By Erin El Issa | NerdWallet
Putting expenses on a credit card can be rewarding — but only if doing so isn’t driving you deeper into debt.
According to NerdWallet’s annual household debt report, 40% of Americans who are carrying credit card debt from one month to the next say they use credit cards to earn rewards. The problem is, when you have revolving credit card debt, the interest you pay can quickly cancel out the rewards you earn on new spending.
When to use a rewards credit card
A rewards credit card is best used to earn cash back, points or miles on spending you would be doing anyway. Ideally, you would be able to pay your full balance each month, meaning you never incur interest, and the spending wouldn’t keep you from achieving your financial goals.
If you find yourself spending more than you normally would for the sake of earning rewards, or because the credit card gives you more buying power than you would otherwise have, that’s a signal to reevaluate. Consider setting limits on credit card spending, or using cash or debit to keep your budget in check.
Rewards are a nice perk for good financial management. If you plan to spend $100 on groceries regardless, it makes sense to put that amount on a card that kicks back, say, $3 in rewards, then pay your balance in full, rather than pay with cash or debit and get nothing back. But rewards cards aren’t for everyone, at least not all the time.
When not to use a rewards credit card
Among Americans who have revolving credit card debt, 18% say the debt is worth it for the rewards they earn on their spending. But the math simply doesn’t bear this out. When you carry credit card debt from month to month, you incur interest on new purchases as soon as you make them. That interest will almost certainly outweigh the rewards earned on purchases, perhaps faster than you think.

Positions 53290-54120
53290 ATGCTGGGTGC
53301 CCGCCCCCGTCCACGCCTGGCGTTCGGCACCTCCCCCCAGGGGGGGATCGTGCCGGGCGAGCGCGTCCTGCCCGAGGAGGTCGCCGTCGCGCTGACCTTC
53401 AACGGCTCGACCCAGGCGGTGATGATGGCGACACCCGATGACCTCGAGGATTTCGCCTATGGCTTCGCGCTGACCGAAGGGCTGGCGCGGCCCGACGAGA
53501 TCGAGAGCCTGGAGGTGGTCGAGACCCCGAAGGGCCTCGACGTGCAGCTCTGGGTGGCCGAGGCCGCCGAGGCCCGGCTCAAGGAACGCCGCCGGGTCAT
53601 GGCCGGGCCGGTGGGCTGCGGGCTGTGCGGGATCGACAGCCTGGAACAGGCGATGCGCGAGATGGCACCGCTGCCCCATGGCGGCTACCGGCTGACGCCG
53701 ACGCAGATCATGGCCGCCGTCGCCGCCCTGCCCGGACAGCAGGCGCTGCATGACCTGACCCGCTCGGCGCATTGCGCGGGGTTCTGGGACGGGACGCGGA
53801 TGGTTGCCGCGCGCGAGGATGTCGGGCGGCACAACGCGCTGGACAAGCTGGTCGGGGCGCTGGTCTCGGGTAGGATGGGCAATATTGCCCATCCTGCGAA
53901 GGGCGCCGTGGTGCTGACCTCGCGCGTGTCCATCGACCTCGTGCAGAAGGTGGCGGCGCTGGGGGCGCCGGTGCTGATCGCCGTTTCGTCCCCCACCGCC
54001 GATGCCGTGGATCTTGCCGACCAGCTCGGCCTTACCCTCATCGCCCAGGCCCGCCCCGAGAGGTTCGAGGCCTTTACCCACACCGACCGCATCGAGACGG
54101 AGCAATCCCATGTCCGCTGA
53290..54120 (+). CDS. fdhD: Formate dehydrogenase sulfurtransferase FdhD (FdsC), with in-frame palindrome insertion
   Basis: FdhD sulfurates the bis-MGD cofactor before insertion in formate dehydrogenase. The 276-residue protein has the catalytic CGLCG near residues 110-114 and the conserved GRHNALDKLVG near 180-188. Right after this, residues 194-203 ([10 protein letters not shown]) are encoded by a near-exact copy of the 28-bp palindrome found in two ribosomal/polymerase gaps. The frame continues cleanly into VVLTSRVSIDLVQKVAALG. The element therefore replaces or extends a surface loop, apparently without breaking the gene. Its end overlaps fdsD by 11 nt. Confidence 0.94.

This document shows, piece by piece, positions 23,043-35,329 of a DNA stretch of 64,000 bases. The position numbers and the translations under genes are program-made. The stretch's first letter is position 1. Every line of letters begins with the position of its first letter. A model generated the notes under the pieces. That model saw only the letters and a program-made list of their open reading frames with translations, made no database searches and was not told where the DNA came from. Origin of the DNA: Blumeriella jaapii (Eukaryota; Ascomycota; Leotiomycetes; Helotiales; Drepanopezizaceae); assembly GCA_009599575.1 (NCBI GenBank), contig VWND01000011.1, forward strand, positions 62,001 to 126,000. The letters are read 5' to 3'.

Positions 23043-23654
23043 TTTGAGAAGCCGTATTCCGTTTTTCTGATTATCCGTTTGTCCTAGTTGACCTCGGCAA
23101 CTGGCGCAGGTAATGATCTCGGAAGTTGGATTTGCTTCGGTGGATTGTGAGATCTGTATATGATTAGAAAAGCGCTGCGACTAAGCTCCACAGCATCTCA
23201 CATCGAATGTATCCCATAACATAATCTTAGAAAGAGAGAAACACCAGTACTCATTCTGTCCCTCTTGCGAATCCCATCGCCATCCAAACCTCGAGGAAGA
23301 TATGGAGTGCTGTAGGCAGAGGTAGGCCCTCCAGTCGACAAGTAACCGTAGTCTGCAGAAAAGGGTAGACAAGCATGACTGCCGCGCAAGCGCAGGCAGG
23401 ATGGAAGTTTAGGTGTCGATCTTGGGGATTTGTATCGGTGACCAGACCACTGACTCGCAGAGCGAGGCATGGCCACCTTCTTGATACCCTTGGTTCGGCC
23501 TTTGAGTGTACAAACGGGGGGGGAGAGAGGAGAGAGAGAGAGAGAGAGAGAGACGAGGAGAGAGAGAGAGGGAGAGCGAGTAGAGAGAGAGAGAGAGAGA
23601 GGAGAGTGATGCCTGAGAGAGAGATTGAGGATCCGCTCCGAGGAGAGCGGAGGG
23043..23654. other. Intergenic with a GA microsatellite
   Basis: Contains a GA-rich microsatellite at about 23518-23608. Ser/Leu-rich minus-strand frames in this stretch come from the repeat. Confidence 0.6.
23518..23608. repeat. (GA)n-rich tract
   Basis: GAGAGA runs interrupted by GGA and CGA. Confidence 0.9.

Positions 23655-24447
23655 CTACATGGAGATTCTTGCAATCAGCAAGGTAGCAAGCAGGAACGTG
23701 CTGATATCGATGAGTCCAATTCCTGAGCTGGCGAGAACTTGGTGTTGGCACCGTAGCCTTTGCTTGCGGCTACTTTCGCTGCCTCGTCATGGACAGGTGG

The NerdWallet report shows how quickly this can happen: Say you get a new credit card that earns 2% cash back and charges the average interest rate, which was 22.77% in the most recent figure available from the Federal Reserve. If you spend $1,000 a month on the card but make payments of $500 a month, the interest you’ll pay will outweigh the rewards you’ll earn in less than six months. And that’s when you’re starting from $0 on a brand new card; if you’re already carrying a balance on a credit card, you may pay more in interest than you ever earn in rewards on a purchase.
Of course, using a credit card for expenses might not be optional. The survey found that 31% of Americans with revolving credit card debt say they need to use a credit card to make ends meet. If that is your situation, look at your spending to ensure you’re not going further into debt for nonessentials. Cut back where you can, but at the end of the day, putting food on the table and keeping the lights on are what matter most.
That said, if you’re using a rewards card while carrying debt on the card and you have the option to switch to cash or debit, do so and focus on paying down the debt. You can go back to using credit to earn the rewards after the debt is eradicated and you’re no longer incurring interest.
Paying off credit card debt
If you’ve stopped adding to the balance, it’s time to make a plan to pay off your debt. Start by getting the full picture. According to the survey, 13% of Americans who currently have revolving credit card debt aren’t sure exactly how much they owe. Log into your accounts to get your current balances, minimum monthly payments and interest rates. You might opt for the debt snowball method, in which you focus on the smallest debts first, or the debt avalanche, where you target the highest interest balances. You could choose to pay off the debt that upsets you the most first. The best debt payoff method is the one you stick to — everything else is details.
It’s also worth trying to lower your interest rates. According to the survey, 22% of Americans with revolving credit card debt have used a balance transfer card to save money on interest, and 14% have successfully negotiated a lower interest rate on at least one credit card. Credit card interest rates are higher than they’ve been in decades, so getting your rate down could mean paying off your balances earlier and saving money.